Why isn't "The restaurant is reasonably expensive" correct? D: Is there another word for "reasonably" in this respect?
(Native American-English speaker)
In this case, "reasonably" would contradict "expensive," which means unreasonably priced. "Very" or "quite" would be preferred for clarity.
In British English, and sometimes American English, 'reasonably' is sometimes used as a neutral comparative - meaning that something might not be unreasonable - but still less than ideal. Thus something being 'reasonably expensive' suggests it is merely relatively expensive by comparison, but not necessarily 'unreasonably expensive'.
'reasonably expensive' SHOULD be accepted.
Is there a difference between Behoorlijk and Nogal? they all mean 'quite' in duo.
I also would like to know if there is any difference between NOGAL and BEHOORLIJK.
Dutch speakers, is there any difference between "behoorlijk duur", "best duur", "vrij duur" etc?
They all kinda mean the same. You can use it all. It is like pretty and quite and kinda. You can say it is pretty expensive. Or it is quite expensive. Or it is kinda expensive. "Behoorlijk" is for me a bit oldfashion. Like I would not use it. I would personally translate "vrij" to "quite" and "best" to "pretty" but that's my own feeling about it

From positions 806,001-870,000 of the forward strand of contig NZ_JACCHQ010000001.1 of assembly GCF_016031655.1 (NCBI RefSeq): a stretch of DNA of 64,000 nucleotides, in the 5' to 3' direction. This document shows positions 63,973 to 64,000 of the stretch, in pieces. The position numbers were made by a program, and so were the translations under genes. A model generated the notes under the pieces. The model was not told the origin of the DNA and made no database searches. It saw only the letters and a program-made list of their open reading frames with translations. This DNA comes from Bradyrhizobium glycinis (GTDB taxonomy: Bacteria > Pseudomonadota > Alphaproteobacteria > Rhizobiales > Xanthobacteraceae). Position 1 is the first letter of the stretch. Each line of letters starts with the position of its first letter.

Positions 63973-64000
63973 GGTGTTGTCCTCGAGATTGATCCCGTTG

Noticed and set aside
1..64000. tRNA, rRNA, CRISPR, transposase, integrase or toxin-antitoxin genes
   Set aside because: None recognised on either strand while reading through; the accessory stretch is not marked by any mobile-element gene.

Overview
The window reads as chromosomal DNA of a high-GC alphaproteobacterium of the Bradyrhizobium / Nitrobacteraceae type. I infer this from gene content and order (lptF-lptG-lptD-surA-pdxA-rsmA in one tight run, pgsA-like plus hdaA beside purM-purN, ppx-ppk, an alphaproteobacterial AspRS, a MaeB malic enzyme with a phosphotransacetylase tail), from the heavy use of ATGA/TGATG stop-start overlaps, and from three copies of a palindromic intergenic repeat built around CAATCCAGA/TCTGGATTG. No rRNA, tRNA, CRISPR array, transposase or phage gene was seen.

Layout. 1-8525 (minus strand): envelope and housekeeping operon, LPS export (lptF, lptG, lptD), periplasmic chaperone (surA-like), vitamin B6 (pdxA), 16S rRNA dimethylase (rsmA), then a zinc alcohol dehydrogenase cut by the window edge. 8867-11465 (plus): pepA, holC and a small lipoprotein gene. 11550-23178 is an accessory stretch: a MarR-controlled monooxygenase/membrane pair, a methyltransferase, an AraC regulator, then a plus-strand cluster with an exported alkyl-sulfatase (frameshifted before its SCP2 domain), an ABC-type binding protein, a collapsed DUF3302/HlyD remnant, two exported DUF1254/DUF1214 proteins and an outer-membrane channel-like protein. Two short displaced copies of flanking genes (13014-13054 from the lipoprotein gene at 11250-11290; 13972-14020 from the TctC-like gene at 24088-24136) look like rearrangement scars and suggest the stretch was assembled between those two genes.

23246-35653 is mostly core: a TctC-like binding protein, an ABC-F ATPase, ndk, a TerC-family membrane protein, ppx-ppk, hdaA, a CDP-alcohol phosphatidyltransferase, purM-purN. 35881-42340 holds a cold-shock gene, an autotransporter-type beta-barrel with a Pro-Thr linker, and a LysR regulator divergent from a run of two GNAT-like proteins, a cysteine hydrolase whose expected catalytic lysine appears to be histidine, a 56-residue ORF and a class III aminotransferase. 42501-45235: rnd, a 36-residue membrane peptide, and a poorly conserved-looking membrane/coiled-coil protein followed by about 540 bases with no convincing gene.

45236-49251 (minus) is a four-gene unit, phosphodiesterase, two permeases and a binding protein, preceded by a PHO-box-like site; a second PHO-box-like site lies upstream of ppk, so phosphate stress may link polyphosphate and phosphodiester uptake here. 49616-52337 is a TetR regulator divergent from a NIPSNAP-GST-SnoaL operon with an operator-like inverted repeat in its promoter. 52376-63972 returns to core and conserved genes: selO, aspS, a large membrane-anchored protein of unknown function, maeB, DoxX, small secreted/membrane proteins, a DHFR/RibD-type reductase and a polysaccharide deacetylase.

I don't understand how one word can mean 'quite' and 'reasonably' , it doesn't seem logical
I believe "quite" and "reasonably" are just more polite or soft ways of saying "very expensive" in english
Apparently, the meaning of 'quite" may depend on the stress. In the example sentence, if the adjective is stressed, then it sounds like the restaurant is really expensive. Now, if the stress is on the adverb 'quite', it makes it sound as if the restaurant is moderately expensive. I suppose a lot depends on the tone, the context, the facial expression...
Also, the meaning can vary according to the adjective used (you can find a more detailed explanation here: https://dictionary.cambridge.org/grammar/british-grammar/adverbs-of-degree/quite)